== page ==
Fit Kids = Fit Adults
Sometimes it seems that today's children are far more motivated to give their fingers a workout playing video games or using the remote control than they are to move bigger muscles in their bodies. In fact, research shows that 50 percent of 12- to 20-year-olds are not getting the exercise they need. And 34 percent of those kids would fail an eight-minute treadmill test.
"Children watch an average of 3 to 5 hours of television a day", according to Jennifer Trachtenberg, MD, author of Good Kids, Bad Habits: The RealAge Guide to Raising Healthy Children (Harper Collins, 2007). "That really doesn't leave much time to shape up their bodies and their brains."
According to Dr. Trachtenberg, children who enjoy doing physical activity are more likely to exercise as adults. "It's much easier to keep a good habit than it is to break a bad habit," she says.
So the question is, how do you get the good exercising habits started? Here, Dr. Trachtenberg shares her tips for making exercise entertaining for even the most confirmed couch potato kid.
1. Let them play video games.
If your kids love video games, use them as a reward for doing something active. Encourage your children to do their homework and play with their friends (ideally outside engaging in physical activity) after school. If they perform these tasks, let them indulge in some downtime playing video games after dinner.
2. Take out the TVs.
Minimize the temptation to just plop in front of the tube by limiting the number of televisions in your house. Take it a step further limit the amount of time they're allowed to watch TV — an hour a day is plenty. You might also limit their options: Get rid of the DVD collection and subscribe to a more basic cable package. If there's nothing to watch, vegging in front of the TV becomes a lot less attractive.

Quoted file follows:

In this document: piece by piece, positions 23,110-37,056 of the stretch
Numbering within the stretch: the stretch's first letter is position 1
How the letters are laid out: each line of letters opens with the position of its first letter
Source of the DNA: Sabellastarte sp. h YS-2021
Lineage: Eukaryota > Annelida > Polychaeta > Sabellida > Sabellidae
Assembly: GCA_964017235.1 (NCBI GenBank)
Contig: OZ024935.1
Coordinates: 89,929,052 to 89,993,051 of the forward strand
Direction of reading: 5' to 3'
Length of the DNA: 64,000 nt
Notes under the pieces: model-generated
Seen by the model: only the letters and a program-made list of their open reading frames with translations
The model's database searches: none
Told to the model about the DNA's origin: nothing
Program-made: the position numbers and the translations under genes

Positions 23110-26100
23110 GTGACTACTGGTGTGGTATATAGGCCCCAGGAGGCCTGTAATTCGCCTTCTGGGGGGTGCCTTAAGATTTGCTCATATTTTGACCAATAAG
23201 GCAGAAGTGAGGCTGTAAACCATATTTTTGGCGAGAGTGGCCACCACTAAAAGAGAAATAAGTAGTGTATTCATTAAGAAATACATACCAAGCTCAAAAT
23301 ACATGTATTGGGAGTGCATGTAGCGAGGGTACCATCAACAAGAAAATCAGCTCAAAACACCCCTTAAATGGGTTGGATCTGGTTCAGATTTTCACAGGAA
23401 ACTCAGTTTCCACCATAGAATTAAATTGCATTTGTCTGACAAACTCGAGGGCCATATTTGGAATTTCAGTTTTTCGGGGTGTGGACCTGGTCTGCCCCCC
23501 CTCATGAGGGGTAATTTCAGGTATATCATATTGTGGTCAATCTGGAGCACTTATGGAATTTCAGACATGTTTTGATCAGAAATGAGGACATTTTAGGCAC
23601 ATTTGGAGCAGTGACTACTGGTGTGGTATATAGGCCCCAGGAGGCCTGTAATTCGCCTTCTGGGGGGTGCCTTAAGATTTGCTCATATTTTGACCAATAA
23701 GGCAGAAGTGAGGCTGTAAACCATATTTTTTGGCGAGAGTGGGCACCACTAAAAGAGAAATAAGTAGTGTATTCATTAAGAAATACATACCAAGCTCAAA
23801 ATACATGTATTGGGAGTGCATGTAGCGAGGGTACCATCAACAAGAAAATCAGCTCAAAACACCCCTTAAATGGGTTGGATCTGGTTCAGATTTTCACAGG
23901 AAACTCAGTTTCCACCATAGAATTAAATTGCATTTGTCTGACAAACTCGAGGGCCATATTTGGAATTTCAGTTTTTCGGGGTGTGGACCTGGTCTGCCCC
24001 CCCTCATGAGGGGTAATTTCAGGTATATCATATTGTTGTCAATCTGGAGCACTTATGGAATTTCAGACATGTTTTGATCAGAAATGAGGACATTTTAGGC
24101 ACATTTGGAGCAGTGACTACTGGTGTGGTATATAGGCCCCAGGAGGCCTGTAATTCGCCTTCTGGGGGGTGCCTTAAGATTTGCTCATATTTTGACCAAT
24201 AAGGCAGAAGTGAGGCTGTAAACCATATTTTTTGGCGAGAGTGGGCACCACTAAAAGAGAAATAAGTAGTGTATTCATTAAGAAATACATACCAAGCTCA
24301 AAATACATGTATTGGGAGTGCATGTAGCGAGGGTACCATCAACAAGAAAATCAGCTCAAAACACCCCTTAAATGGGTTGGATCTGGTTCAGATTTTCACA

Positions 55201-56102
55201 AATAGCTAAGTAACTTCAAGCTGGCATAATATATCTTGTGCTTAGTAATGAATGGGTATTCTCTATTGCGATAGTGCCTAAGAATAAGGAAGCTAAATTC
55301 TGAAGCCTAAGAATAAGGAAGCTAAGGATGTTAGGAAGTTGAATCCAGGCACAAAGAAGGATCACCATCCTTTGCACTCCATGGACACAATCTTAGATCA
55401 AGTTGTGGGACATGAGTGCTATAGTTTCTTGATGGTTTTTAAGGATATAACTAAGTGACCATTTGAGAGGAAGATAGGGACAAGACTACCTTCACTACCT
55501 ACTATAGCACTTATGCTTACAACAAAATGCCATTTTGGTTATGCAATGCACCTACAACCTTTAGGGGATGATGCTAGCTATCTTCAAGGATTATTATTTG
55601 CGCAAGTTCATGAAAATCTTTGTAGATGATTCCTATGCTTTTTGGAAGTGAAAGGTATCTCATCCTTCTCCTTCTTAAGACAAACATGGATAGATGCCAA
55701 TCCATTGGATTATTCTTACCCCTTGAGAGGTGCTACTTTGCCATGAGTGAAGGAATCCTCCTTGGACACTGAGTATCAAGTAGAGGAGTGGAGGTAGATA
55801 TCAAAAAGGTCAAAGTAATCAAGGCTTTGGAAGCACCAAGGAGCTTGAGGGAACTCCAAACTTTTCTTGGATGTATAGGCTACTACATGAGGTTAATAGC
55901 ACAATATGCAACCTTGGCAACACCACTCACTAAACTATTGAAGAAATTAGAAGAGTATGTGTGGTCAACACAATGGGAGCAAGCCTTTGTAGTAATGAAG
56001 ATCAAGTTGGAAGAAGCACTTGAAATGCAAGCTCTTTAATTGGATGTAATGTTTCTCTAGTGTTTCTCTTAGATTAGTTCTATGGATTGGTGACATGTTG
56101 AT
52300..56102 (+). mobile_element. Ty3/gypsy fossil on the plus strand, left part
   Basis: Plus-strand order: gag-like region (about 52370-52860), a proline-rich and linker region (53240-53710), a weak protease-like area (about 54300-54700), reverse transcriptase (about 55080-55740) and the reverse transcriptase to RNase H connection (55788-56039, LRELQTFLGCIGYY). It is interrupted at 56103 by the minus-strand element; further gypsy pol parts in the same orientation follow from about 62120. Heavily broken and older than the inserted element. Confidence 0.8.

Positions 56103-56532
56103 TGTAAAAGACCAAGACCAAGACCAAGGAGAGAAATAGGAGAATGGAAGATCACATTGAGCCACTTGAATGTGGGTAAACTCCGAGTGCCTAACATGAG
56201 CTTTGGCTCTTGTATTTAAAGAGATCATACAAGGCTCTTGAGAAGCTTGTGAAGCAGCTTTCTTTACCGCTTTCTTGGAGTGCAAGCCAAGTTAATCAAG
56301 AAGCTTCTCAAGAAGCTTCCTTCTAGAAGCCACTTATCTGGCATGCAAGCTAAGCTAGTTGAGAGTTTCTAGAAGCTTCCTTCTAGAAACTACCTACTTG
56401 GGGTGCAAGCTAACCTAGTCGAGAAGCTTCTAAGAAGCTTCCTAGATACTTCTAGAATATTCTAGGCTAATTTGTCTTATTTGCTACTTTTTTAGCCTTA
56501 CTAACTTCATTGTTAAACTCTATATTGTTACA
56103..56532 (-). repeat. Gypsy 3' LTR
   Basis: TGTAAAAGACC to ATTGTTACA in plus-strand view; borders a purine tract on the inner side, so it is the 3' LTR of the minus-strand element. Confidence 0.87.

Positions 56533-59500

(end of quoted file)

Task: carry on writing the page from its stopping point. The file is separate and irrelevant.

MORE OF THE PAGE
3. Expect them to say no.
Transitioning from one activity to another is difficult for some kids, according to Dr. Trachtenberg. So instead of demanding that they immediately put down the video game and go outside to play ball, for example, give them a five-minute warning. Consider using an egg timer if you are met with resistance.
4. Be a cheerleader.
It's all about positive encouragement. If you want your child to play sports, be there on the sidelines to cheer them on. That means showing lots of energy and enthusiasm, especially at the beginning of the activity, even if you would rather plop down in front of the television yourself. For example, when asking your child to join you for a walk or a game of basketball say, "Come on, get your shoes on. I've already got mine on. I'm really excited to play!"
5. Sneak in exercise.
Ask your child to perform chores that require physical activity but that are still fun. For example, washing a car, gardening, or raking leaves will get their hearts pumping. Keep it fun by having a water fight after cleaning the car or having a race to see who can make the biggest heap of leaves. Then jump in the winning pile. Though the chore may end up taking twice as long to complete, the results will be worth it.
6. Walk the walk.
Walking is terrific exercise at any age. If you child is old enough, put him in charge of walking the dog. Or take a stroll together after dinner to catch up on the day's events.
7. Get the gift of fitness.
Ask for gift certificates to a rock climbing center and other recreational facilities for your child's birthday
8. Involve older children in sports and exercise.
Invite them on a bike ride, a hike in the woods, or even a trip to the gym. Ask a trainer to offer some age-appropriate exercises, but only if your child seems interested in participating.
Originally published on FitnessMagazine.com, August 2007.